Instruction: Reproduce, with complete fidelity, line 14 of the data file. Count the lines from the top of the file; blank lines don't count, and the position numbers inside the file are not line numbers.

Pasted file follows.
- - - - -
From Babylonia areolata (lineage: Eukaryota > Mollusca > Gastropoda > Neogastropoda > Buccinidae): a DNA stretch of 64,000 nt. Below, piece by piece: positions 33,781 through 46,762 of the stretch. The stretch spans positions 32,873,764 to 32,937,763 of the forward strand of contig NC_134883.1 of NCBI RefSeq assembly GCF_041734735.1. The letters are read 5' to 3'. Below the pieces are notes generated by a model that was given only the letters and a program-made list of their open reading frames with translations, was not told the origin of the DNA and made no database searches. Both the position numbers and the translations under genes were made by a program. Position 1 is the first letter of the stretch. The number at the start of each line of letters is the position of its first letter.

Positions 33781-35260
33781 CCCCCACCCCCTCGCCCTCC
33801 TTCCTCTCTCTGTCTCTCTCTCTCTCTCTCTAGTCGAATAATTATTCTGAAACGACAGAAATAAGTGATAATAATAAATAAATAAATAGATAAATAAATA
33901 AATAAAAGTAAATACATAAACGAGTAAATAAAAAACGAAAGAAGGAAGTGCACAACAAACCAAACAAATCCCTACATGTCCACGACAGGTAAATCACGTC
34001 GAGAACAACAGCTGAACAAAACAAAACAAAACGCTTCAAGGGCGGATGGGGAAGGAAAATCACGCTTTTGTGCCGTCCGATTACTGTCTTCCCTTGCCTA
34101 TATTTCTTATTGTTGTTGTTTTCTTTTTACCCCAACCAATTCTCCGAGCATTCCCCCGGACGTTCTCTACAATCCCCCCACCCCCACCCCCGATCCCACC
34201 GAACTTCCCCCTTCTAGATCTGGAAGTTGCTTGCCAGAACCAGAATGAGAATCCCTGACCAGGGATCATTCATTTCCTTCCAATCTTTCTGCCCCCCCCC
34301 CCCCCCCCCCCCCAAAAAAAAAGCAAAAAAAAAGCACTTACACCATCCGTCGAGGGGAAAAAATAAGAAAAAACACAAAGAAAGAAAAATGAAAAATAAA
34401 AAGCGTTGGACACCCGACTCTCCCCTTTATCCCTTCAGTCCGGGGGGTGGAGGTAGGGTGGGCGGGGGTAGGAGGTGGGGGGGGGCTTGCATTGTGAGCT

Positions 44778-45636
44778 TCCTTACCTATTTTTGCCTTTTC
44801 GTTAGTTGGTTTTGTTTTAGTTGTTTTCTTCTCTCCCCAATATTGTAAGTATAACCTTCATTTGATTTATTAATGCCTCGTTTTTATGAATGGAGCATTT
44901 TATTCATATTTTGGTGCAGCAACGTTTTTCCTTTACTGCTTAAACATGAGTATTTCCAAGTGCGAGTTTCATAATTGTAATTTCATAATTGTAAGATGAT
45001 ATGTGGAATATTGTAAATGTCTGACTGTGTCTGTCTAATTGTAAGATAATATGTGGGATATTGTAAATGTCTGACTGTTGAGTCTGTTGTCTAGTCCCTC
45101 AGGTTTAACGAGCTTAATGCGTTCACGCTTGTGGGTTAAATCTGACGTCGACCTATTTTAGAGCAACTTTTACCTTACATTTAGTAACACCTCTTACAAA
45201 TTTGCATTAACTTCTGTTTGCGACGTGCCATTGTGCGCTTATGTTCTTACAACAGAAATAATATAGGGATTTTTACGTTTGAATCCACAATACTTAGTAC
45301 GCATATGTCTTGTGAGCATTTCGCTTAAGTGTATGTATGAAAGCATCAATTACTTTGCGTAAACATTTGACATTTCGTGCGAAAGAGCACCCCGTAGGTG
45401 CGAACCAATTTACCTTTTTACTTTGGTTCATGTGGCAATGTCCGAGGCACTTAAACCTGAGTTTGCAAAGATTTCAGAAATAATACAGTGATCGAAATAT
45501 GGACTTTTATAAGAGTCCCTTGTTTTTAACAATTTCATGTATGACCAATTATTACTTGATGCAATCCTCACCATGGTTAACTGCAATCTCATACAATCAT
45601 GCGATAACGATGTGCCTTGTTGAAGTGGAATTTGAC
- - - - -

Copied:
44901 TATTCATATTTTGGTGCAGCAACGTTTTTCCTTTACTGCTTAAACATGAGTATTTCCAAGTGCGAGTTTCATAATTGTAATTTCATAATTGTAAGATGAT